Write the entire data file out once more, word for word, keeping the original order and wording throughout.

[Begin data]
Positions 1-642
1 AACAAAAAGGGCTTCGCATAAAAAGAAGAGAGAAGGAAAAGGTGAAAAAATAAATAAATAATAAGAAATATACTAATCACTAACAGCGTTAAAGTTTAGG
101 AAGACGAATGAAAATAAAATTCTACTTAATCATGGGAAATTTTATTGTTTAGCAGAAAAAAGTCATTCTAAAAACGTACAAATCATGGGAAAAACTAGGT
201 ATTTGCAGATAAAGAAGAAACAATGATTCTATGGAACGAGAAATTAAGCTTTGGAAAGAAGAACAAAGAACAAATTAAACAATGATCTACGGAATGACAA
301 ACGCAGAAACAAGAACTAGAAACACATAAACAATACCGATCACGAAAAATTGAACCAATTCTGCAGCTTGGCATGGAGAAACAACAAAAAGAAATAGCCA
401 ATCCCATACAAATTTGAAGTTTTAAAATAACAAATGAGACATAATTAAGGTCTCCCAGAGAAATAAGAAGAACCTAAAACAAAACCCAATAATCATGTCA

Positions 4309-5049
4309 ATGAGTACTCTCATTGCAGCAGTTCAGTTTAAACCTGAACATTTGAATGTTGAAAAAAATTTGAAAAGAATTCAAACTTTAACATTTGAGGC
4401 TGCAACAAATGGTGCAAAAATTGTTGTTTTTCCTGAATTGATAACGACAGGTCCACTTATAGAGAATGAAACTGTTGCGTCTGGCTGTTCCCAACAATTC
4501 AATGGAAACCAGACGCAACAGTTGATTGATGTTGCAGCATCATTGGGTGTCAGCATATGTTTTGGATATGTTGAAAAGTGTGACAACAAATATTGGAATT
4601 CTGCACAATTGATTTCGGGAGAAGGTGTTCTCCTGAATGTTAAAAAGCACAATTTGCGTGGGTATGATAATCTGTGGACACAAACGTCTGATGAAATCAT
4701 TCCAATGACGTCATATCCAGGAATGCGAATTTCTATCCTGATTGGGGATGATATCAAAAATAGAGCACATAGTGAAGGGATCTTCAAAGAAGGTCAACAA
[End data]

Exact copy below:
Positions 1-642
1 AACAAAAAGGGCTTCGCATAAAAAGAAGAGAGAAGGAAAAGGTGAAAAAATAAATAAATAATAAGAAATATACTAATCACTAACAGCGTTAAAGTTTAGG
101 AAGACGAATGAAAATAAAATTCTACTTAATCATGGGAAATTTTATTGTTTAGCAGAAAAAAGTCATTCTAAAAACGTACAAATCATGGGAAAAACTAGGT
201 ATTTGCAGATAAAGAAGAAACAATGATTCTATGGAACGAGAAATTAAGCTTTGGAAAGAAGAACAAAGAACAAATTAAACAATGATCTACGGAATGACAA
301 ACGCAGAAACAAGAACTAGAAACACATAAACAATACCGATCACGAAAAATTGAACCAATTCTGCAGCTTGGCATGGAGAAACAACAAAAAGAAATAGCCA
401 ATCCCATACAAATTTGAAGTTTTAAAATAACAAATGAGACATAATTAAGGTCTCCCAGAGAAATAAGAAGAACCTAAAACAAAACCCAATAATCATGTCA

Positions 4309-5049
4309 ATGAGTACTCTCATTGCAGCAGTTCAGTTTAAACCTGAACATTTGAATGTTGAAAAAAATTTGAAAAGAATTCAAACTTTAACATTTGAGGC
4401 TGCAACAAATGGTGCAAAAATTGTTGTTTTTCCTGAATTGATAACGACAGGTCCACTTATAGAGAATGAAACTGTTGCGTCTGGCTGTTCCCAACAATTC
4501 AATGGAAACCAGACGCAACAGTTGATTGATGTTGCAGCATCATTGGGTGTCAGCATATGTTTTGGATATGTTGAAAAGTGTGACAACAAATATTGGAATT
4601 CTGCACAATTGATTTCGGGAGAAGGTGTTCTCCTGAATGTTAAAAAGCACAATTTGCGTGGGTATGATAATCTGTGGACACAAACGTCTGATGAAATCAT
4701 TCCAATGACGTCATATCCAGGAATGCGAATTTCTATCCTGATTGGGGATGATATCAAAAATAGAGCACATAGTGAAGGGATCTTCAAAGAAGGTCAACAA